Mar 262010

We will soon be leaving an era where people pay memberships to fitness clubs and buy large contraptions to keep in their homes to help them stay in condition. My guess is in the future we will stay fit by walking and working. Power tools are wonderful in their efficiency. They let us do more work faster than we can ever do by hand. But I have a soft spot for hand tools. My favorite is the scythe.

I have a lot of grassĀ  to mow and this time of year it grows pretty fast. My grass, so called, is a variety of plants which if allowed to mature will turn into a beautiful field of grasses, daisies, dandelions, dock, yarrow and others unidentified. By mid-summer, uncut, our “grass” will be two to three feet high and create a mowing problem that will overwhelm my lawn mower. It’s reasonably fast work for my scythe.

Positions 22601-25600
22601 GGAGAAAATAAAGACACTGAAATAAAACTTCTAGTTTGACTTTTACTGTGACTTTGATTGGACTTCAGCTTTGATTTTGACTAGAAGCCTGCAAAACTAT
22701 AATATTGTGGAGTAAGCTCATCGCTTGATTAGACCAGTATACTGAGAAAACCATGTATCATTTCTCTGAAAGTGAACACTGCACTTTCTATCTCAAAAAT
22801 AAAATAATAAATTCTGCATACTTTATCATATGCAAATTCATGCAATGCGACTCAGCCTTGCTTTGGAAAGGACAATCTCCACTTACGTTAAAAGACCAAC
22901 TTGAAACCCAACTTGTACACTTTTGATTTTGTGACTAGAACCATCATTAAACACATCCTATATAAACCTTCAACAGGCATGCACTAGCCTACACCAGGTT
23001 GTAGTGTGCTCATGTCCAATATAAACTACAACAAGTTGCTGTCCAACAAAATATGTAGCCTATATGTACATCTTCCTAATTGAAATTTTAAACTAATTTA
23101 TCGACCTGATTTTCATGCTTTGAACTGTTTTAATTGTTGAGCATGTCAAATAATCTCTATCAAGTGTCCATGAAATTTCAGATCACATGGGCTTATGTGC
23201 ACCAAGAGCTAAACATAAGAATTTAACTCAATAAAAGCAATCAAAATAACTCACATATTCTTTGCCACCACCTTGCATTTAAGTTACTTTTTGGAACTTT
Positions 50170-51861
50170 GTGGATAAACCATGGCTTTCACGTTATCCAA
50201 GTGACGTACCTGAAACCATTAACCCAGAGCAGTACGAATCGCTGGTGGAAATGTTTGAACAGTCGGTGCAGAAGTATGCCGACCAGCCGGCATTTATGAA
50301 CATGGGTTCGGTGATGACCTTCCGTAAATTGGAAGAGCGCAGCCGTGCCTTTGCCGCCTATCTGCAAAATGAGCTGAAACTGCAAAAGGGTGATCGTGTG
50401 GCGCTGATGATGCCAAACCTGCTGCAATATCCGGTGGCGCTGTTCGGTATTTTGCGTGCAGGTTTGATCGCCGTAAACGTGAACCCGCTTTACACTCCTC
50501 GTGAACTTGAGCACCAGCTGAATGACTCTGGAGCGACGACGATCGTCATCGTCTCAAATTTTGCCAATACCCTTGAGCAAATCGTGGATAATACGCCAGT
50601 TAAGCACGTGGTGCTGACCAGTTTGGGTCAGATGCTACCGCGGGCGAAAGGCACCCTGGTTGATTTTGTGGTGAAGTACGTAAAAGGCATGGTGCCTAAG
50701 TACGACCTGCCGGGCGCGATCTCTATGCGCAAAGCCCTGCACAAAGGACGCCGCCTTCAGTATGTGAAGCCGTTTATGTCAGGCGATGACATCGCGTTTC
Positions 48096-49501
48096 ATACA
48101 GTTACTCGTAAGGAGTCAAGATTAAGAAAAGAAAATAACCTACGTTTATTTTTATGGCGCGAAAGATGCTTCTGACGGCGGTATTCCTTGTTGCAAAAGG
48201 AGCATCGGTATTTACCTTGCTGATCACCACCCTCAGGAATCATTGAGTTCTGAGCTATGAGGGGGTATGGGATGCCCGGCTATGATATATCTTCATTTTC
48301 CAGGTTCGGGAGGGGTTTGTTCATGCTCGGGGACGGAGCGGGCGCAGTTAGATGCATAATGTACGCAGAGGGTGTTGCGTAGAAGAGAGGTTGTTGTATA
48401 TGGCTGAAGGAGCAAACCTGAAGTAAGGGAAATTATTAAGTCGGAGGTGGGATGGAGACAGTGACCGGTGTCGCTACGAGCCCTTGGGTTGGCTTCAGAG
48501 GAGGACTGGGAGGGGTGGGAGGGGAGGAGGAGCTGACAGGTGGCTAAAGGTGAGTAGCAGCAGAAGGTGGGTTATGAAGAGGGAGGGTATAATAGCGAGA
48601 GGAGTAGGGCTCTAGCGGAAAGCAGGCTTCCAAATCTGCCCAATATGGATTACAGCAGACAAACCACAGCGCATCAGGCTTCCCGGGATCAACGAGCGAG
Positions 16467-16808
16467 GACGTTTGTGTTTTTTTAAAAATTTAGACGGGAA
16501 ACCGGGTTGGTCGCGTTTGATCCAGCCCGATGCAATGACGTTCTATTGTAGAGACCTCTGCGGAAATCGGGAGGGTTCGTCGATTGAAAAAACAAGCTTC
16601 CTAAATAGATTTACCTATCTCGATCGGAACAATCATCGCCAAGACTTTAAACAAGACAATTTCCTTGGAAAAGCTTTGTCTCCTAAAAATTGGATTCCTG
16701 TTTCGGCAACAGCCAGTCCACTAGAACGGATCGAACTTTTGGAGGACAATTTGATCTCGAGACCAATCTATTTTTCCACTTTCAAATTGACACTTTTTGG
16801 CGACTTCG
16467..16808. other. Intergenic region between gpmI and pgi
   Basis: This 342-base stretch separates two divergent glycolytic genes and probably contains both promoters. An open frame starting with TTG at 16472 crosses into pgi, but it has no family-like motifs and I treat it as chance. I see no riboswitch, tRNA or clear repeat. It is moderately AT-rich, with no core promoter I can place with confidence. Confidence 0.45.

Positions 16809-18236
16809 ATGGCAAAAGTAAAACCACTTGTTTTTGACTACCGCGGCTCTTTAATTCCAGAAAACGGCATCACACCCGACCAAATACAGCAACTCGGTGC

So I can practice with the scythe, I intentionally let sections of grass grow to maturity. I pile the cut grass and let it rot a bit and use it for mulching.

Scything it is a very enjoyable activity. It’s great exercise but not terribly fatiguing. It requires concentration, a bending of the knees and a rotation of the torso.

I spent some pretty big bucks on a Shindaiwa Brush Cutter, a noisy, powerful, smelly machine that, with the proper blade attached, can cut down small diameter trees. It can also do a number on grassy fields, black berry bushes or be used as an edger/ trimmer. But believing that gas will not always be available for the Shindaiwa B 450 I decided to invest two hundred dollars in a high quality tool that will do many of the same things as the brush cutter or lawn mower.

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